The environment has been designed to support students studying for A levels in Mathematics. Alevels are optional, specialised qualifications taken by pre-university students in England. All students aged 14-16 are required to study for GCSE qualifications, one of which is a mandatory GCSE in Mathematics. They can then continue education post-16 with a variety of qualifications, with by far the most popular being A levels, which are studied for two years. The majority of students taking Alevels use them as entry-level qualifications for university. A level Mathematics is studied by students wanting to study mathematics and mathematics-related courses at university. There is a second A level in Mathematics: A level Further Mathematics. This both broadens and strengthens students knowledge of mathematics and is aimed at the more able A level Mathematics students. Currently approximately 15% of A level Mathematics students study this second A level. Further information about the content of the A levels in Mathematics can be found in The changes to AS/ A-level Further Mathematics for September 2004 (Stripp, 2004).
MEI online resources for mathematics is a web-based learning environment designed to support the teaching and learning of A level Mathematics. The environment contains thousands of text-based pages, hundreds of interactive resources and hundreds of multiple-choice tests. The tests give immediate feedback and so act as formative assessments, allowing students to check their own progress. The text-based resources include study plans, to help students manage their studies independently; notes and examples; Crucial points, to reinforce important concepts and help students avoid common errors; exercises of questions and comprehensive hand-written solutions to exemplify to students how they should present their own solutions. The interactive resources feature JavaScript interactive random question generators that allow students to practise techniques and receive feedback, thus also acting as formative assessment. Also included are many Flash-based and other resources.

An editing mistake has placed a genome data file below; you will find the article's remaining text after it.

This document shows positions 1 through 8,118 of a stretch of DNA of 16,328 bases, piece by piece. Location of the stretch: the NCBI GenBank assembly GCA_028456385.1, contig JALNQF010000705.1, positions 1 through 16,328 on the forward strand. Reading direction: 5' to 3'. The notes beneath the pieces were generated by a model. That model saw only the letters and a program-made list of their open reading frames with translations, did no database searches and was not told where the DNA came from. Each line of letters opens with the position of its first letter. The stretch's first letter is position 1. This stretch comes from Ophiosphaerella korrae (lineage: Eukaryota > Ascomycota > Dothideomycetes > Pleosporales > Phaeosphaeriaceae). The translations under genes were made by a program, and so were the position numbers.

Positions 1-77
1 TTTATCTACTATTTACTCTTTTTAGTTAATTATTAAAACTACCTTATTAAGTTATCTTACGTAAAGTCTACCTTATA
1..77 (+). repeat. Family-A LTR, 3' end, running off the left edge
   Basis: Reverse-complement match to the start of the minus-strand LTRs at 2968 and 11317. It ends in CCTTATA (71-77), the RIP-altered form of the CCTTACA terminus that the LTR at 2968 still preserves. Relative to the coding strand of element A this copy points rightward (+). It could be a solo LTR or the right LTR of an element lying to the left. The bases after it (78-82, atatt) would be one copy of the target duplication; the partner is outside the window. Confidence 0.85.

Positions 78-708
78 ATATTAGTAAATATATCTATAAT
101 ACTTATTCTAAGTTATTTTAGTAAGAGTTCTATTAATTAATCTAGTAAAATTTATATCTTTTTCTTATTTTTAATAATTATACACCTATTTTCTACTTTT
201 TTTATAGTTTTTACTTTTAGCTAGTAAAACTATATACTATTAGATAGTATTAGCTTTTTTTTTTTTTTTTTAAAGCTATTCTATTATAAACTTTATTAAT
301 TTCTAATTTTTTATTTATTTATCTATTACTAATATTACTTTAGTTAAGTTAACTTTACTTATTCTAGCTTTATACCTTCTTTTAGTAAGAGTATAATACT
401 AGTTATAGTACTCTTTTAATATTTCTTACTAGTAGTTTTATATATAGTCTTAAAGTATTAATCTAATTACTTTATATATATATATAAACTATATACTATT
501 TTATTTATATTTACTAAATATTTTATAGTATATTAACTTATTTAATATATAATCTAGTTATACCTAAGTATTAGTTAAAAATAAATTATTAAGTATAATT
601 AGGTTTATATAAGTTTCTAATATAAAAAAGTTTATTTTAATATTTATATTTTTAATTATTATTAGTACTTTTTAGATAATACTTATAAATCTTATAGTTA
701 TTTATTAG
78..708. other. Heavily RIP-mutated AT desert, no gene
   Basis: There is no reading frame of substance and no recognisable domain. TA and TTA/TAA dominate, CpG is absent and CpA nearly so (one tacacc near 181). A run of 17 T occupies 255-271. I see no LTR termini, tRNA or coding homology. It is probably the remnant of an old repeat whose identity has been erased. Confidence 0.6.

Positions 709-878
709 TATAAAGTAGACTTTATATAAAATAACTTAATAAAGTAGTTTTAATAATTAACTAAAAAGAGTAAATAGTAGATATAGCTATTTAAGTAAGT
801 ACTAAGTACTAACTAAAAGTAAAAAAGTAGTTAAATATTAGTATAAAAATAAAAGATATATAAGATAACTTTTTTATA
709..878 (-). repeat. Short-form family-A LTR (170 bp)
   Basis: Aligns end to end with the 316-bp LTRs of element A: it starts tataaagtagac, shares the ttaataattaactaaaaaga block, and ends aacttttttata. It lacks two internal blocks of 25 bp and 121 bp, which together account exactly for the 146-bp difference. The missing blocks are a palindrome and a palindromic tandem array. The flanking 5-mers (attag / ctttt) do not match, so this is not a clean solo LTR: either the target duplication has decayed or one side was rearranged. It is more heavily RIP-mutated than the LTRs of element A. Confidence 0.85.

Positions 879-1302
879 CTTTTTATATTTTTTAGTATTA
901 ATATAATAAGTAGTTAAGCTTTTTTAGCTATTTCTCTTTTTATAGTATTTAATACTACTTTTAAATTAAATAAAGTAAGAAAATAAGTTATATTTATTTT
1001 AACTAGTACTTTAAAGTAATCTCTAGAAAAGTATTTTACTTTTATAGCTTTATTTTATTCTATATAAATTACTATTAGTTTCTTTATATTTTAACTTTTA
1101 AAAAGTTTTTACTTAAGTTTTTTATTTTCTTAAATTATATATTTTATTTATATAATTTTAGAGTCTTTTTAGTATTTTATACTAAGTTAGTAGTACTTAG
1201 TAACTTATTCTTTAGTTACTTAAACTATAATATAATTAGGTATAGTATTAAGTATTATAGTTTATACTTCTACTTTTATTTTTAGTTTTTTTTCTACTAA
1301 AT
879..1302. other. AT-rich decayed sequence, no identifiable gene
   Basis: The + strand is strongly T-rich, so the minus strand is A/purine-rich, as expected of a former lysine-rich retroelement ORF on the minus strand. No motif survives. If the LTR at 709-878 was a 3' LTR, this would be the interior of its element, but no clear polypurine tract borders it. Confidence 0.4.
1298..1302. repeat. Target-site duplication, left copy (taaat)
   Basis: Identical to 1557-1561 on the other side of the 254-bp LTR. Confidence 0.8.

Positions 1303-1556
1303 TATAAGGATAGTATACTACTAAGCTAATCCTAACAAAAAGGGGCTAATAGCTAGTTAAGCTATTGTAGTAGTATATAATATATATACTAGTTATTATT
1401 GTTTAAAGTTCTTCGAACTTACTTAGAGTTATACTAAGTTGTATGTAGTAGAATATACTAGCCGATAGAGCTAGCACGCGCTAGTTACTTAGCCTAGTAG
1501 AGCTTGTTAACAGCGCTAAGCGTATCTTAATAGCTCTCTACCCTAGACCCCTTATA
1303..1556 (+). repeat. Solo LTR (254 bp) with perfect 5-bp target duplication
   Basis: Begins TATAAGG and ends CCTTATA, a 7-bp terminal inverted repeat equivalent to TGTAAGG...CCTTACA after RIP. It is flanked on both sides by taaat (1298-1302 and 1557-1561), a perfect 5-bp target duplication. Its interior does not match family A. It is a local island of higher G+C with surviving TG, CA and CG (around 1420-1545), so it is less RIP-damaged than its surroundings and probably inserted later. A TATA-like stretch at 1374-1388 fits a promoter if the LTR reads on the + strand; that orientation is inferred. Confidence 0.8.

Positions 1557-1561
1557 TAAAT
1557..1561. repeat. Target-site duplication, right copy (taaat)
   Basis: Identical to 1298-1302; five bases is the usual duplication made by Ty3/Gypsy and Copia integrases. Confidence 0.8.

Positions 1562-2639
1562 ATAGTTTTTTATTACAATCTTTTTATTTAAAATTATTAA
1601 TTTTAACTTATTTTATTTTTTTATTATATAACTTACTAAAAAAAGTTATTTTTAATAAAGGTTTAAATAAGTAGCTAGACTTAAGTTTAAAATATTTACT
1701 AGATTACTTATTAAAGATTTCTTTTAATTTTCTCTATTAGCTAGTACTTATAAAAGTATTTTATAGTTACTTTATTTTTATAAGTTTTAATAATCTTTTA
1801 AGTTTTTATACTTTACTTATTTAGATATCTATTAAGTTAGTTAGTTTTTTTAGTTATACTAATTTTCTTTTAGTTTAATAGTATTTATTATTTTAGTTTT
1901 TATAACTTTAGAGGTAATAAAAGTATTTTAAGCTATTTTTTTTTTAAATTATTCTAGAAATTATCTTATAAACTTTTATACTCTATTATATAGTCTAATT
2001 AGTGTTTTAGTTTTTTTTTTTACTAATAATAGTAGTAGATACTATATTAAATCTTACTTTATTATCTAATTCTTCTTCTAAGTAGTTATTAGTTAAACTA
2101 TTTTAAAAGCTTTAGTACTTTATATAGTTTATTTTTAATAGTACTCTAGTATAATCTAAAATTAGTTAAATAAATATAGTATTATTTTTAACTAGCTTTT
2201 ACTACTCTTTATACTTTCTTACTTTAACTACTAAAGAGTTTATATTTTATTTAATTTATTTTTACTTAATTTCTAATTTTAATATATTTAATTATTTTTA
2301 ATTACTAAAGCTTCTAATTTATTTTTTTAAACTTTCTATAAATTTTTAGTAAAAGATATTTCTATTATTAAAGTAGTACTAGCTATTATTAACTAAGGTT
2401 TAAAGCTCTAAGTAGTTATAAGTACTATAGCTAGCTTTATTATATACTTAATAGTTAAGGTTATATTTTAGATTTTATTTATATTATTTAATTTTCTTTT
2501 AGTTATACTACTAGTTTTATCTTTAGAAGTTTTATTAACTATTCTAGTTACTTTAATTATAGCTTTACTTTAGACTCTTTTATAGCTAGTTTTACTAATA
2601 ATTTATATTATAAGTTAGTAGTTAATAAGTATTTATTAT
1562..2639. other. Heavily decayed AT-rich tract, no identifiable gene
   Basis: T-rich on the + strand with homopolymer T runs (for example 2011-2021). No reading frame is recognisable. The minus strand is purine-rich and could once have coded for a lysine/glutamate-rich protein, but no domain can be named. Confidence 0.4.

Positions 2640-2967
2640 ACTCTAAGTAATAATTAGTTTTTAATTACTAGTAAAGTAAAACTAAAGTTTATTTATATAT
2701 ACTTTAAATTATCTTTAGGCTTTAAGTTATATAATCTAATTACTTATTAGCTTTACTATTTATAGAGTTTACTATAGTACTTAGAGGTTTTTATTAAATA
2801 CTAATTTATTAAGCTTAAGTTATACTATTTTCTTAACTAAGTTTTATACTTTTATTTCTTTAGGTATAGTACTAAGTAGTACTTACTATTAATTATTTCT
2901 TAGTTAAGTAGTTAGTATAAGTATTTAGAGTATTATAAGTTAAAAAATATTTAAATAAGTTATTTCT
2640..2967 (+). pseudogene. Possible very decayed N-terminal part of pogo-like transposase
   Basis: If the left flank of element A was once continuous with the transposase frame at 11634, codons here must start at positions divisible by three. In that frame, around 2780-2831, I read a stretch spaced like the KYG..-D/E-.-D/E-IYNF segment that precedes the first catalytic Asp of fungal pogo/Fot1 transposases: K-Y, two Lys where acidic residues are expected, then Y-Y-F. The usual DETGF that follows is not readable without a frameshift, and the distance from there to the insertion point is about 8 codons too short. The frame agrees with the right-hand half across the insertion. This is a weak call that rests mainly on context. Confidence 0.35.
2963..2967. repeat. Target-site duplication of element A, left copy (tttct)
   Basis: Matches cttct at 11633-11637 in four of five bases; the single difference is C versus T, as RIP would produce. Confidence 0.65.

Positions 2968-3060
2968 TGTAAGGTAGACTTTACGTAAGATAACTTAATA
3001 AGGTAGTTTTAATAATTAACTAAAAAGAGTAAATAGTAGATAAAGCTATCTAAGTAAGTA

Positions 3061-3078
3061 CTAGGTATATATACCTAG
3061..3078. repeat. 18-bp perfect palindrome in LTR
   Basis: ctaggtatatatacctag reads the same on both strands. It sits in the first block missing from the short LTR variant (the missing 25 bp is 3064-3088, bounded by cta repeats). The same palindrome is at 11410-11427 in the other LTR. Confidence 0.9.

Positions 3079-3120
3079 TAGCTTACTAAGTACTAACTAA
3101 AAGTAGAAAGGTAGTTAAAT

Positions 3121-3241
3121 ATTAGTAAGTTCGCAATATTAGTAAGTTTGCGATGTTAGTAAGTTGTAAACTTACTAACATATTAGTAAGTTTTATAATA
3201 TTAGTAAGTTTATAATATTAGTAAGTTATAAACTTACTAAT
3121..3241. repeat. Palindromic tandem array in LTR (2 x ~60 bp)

A sample of the resources can be viewed at HYPERLINK "http://www.resources.mei.org.uk/sample/" http://www.resources.mei.org.uk/sample/
3 Research methodology
A questionnaire to survey both teachers and students, to assess their opinions on the environment and attempt to discover its effects upon teaching and learning was created. It was a structured questionnaire that primarily contained multiple choice items on rating scales, but in several questions there was an opportunity for open-ended responses to be added. This allowed for both qualitative and quantitative analysis to be undertaken.
The survey was carried out online between 11th February and 4th March 2008, with a link to the survey having been placed on the environments log-in page, so all users who accessed the resources during that time period had an opportunity to respond. Users names and login usernames were collected to verify that the responses were genuine. We believe that those who responded would on the whole likely be representative of the users of the environment, from both students and teachers, but this would be extremely difficult to verify categorically. In total there were 253 responses: 101 teachers and 152 students.
The results of the survey can be seen in appendix A (or alternatively found at HYPERLINK "http://www.mei.org.uk/files/pdf/orsurvey.pdf" http://www.mei.org.uk/files/pdf/orsurvey.pdf). Specific results from the analysis of the survey will be discussed in the subsequent sections.
4 The effects of using the environment on teachers and students
The environment encourages good practice in teaching and learning and supports teachers in reinforcing their own knowledge of mathematics.